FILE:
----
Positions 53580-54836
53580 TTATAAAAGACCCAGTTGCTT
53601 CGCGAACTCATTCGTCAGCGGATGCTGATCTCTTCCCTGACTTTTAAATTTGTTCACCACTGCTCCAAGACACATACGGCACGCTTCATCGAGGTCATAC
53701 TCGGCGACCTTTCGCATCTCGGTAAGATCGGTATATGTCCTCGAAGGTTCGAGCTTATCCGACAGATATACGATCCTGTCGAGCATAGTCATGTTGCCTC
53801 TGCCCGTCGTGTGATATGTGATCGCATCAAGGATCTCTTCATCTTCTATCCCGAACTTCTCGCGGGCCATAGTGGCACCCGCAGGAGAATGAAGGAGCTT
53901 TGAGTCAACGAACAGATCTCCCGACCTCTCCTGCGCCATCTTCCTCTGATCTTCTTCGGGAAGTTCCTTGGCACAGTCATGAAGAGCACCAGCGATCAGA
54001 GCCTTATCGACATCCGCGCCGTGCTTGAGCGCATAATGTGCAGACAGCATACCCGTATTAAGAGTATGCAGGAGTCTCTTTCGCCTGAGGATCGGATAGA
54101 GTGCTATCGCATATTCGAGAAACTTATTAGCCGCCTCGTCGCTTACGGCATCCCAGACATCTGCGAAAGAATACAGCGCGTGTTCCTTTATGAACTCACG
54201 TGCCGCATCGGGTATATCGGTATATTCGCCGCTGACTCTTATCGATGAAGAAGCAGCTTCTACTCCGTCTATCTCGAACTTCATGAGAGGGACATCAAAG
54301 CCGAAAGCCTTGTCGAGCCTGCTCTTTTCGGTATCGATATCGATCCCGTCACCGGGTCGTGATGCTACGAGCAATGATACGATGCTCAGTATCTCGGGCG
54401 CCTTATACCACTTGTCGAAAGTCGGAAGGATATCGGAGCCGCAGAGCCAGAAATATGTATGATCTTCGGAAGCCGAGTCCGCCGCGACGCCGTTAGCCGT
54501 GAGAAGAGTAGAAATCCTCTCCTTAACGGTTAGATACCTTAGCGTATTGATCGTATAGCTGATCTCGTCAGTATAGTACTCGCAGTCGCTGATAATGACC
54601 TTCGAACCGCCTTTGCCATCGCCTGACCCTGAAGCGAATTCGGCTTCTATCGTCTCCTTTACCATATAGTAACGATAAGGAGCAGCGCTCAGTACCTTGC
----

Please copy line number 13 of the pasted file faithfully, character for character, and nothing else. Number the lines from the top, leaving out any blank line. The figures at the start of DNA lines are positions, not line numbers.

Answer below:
54601 TTCGAACCGCCTTTGCCATCGCCTGACCCTGAAGCGAATTCGGCTTCTATCGTCTCCTTTACCATATAGTAACGATAAGGAGCAGCGCTCAGTACCTTGC